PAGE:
The Batman

DC Comics’ Caped Crusader has been covered for decades in television and cinema. Sometimes campy, sometimes more dramatic. Director Matt Reeves’ latest take on Bruce Wayne/Batman (starring Robert Pattinson in the title role) takes us into a considerably more gritty version of Gotham.

No superhero film is possible without extensive visual effects work and The Batman is no exception, with numerous top-flight effects house contributing to the film. I recently spoke with Anders Langlands, Wētā FX visual effects supervisor, about his company’s contributions to help bring The Batman to life.

Anders, what are some of the scenes that ended up on Weta FX’s “to do” list?

We supplied a number of scenes. The biggest and most exciting one was the highway chase. We also did all of the work on the Batcave and the City Hall environment for the Mayor’s Memorial sequence. We worked on a few fight scenes in a couple of different locations, like the Iceberg Lounge. These required fight augmentation – speeding up and adjusting punches and kicks to make people look like they’re actually hitting each other – as well as some face replacements between Rob Pattinson and his stunt double. There are also CG bats in the Batcave and in a cage in the Riddler’s apartment.

Click here to continue reading the rest of the interview at postPerspective.

©2022 Oliver Peters

Analogue Wayback, Ep. 7

Clickety, clackety, click.

Prior to the advent of Microsoft Powerpoint, large-scale corporate presentations often involved elaborate multimedia productions. Support for keynote addresses, trade shows, and board of directors meetings took the form of audio-visual productions using multiple, synchronized 35mm slide projectors as the playback system. In the 1970s and even 1980s, if you wanted to wow an audience with high-res images spread across an entire stage, that’s how it was done. There were numerous production companies and even an NAB-style trade show dedicated specifically to this art and technology. If you said that you produced corporate presentations or multimedia, everyone knew that this was what you were talking about.

All visuals had to end up on a 35mm slide. This included photographic images, graphics, and text. Proper alignment of the projectors at the time of the presentation was paramount to get the correct seamless effect. The projected light could be controlled, which enabled dissolves and composites. Any large image that was a composite of several slides spread horizontally across the stage had to be correctly divided and masked. This feathered mask let the light additively blend across slides for a seamless image.

Typical presentations played from a bank of six to 21 stacked projectors. Picture was accompanied by a powerful soundtrack. The common audio playback device was a 4-track recorder (often a Teac). This allowed for a stereo track, a guard band, and a timecode track to trigger the projectors. Audio timecode, pulses, or even punch tape were methods used for synchronization. A central controller was the brain and the AVL Eagle was the king in that field, if memory serves me right. AVL was the multimedia world’s equivalent to CMX for video editors.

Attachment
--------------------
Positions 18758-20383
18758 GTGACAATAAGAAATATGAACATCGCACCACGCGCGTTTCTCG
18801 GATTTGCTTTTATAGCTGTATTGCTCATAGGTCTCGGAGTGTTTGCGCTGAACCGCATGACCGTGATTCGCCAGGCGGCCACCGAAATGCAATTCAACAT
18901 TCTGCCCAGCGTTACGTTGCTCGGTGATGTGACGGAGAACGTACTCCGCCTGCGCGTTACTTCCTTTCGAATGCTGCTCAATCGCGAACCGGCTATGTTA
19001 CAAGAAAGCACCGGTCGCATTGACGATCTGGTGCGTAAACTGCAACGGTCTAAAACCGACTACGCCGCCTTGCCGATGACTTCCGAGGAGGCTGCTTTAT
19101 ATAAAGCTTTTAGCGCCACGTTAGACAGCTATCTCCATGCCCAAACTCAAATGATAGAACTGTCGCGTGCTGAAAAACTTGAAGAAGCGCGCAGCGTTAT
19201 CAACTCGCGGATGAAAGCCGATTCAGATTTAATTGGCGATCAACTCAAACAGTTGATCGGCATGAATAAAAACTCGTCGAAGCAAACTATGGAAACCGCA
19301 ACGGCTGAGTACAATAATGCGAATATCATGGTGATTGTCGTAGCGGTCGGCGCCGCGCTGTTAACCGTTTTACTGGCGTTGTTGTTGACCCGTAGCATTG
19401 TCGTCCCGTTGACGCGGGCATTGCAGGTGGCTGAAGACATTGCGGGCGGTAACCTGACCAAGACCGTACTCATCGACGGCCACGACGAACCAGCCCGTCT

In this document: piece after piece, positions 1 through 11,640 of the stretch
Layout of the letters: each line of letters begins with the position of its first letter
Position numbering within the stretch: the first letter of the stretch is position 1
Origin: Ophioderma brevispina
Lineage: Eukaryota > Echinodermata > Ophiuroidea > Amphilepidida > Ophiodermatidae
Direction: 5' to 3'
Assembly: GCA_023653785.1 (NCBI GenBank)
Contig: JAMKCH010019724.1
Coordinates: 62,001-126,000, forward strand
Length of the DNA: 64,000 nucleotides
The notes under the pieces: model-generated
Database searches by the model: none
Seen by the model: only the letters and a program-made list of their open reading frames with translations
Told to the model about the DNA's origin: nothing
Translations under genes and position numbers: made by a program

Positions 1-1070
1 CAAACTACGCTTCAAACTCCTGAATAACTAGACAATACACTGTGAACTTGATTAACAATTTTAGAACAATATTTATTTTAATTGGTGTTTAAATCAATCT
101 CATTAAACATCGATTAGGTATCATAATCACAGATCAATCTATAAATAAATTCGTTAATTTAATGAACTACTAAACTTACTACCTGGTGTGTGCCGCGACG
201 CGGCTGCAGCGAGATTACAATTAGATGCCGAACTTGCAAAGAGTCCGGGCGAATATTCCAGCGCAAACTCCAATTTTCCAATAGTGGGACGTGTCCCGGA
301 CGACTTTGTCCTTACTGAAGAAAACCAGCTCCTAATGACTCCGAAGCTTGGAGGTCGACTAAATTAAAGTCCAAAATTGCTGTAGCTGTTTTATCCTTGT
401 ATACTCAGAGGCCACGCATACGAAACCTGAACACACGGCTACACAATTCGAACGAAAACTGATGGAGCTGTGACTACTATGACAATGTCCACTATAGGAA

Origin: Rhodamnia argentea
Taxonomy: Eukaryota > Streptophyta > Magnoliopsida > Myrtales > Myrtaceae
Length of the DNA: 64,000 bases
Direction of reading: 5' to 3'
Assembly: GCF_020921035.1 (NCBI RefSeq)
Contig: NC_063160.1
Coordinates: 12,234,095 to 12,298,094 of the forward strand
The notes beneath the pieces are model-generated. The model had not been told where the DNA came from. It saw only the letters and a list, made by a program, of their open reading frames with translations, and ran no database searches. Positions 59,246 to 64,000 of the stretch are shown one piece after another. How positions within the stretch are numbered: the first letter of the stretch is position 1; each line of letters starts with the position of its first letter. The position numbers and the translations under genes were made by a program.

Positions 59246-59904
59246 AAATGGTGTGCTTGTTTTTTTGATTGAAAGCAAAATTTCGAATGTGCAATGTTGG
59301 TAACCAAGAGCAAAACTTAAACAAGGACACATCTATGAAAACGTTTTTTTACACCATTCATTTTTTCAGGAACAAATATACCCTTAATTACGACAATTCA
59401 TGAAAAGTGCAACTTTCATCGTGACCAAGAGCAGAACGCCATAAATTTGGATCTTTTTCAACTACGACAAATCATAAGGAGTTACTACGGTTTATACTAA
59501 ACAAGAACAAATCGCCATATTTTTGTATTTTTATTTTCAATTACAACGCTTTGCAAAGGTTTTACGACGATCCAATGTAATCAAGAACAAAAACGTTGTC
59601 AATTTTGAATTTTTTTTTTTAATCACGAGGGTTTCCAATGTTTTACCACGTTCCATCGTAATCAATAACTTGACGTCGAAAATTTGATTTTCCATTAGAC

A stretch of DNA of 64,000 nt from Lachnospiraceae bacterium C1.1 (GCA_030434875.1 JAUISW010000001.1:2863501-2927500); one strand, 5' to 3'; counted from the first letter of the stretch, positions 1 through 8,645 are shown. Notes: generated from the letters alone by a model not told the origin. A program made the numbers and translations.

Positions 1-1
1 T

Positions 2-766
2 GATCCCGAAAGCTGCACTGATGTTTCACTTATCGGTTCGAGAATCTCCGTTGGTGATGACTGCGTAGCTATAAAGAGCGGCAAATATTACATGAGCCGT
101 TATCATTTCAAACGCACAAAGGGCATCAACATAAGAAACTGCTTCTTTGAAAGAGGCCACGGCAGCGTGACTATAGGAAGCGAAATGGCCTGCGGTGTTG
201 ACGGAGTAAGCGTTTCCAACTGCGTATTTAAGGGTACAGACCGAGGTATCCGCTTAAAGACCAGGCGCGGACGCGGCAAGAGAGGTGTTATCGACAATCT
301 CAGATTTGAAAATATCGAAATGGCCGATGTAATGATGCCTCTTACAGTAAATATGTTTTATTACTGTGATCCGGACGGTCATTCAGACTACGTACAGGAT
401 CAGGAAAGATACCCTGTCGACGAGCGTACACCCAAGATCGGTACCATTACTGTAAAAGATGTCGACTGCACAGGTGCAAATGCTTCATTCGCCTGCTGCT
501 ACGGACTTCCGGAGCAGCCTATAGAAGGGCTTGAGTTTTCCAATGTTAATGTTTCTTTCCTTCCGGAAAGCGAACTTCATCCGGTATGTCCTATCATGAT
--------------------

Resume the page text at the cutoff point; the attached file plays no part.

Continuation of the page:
At the height of multi-image technology, some systems even integrated lip-sync soundbites. Obviously you could integrate a film projector for playback. However, a second more ingenious way was demoed at one of the shows. The on-camera speaker was filmed and those frames copied to individual 35mm slides. The system was able to work at about 20fps and could maintain lip-sync when filmed at this rate. The clip was played by cycling through the consecutive slides that made up the soundbite!

During my time in Jacksonville, our company had a separate department devoted to creating multimedia productions. One of their clients was an oil company with a presence in Alaska. In order to optimize portability for traveling, the show director developed a package using the 110 slide format. Up to nine 110 slide projectors, complete with playback system, fit neatly into a road case!

Since that time, I’ve worked numerous corporate shows as an on-site editor. The keynote presentation is often supported by three or four Powerpoint designers who are handling all of the graphics and speaker support images from their laptops. That’s a huge advancement. Nevertheless, it’s sad to have witnessed the demise of a rather ingenious presentation form.

©2022 Oliver Peters

January 2021 Links

Occasionally I write articles for other sites, which I don’t repost here or which I may repost much later at a future date. In case you missed them, here are links to some of the more recent ones.

My thoughts on how the Apple silicon transition affects post production professionals.
Is Apple Silicon Your Fork in the Road? by Oliver Peters – ProVideo Coalition

A review of the first M1-powered desktop Mac.
Apple M1 Mac mini Review by Oliver Peters (

The experience of putting together a virtual holiday show.
Holiday Cabaret de Noël – Virtual Show Production in Final Cut Pro (

Working with the Simon Says Transcription service.
Oliver Peters Reviews Simon Says Transcription Service (

Check out my conversation with Kirk Baxter about cutting the Netflix film, Mank.
Kirk Baxter Talks Editing Workflow on David Fincher’s Mank – postPerspective

Pointers about mobile filmmaking with iPhone and Final Cut Pro.
Mobile Filmmaking with iPhone, FiLMiC Pro, and Final Cut Pro (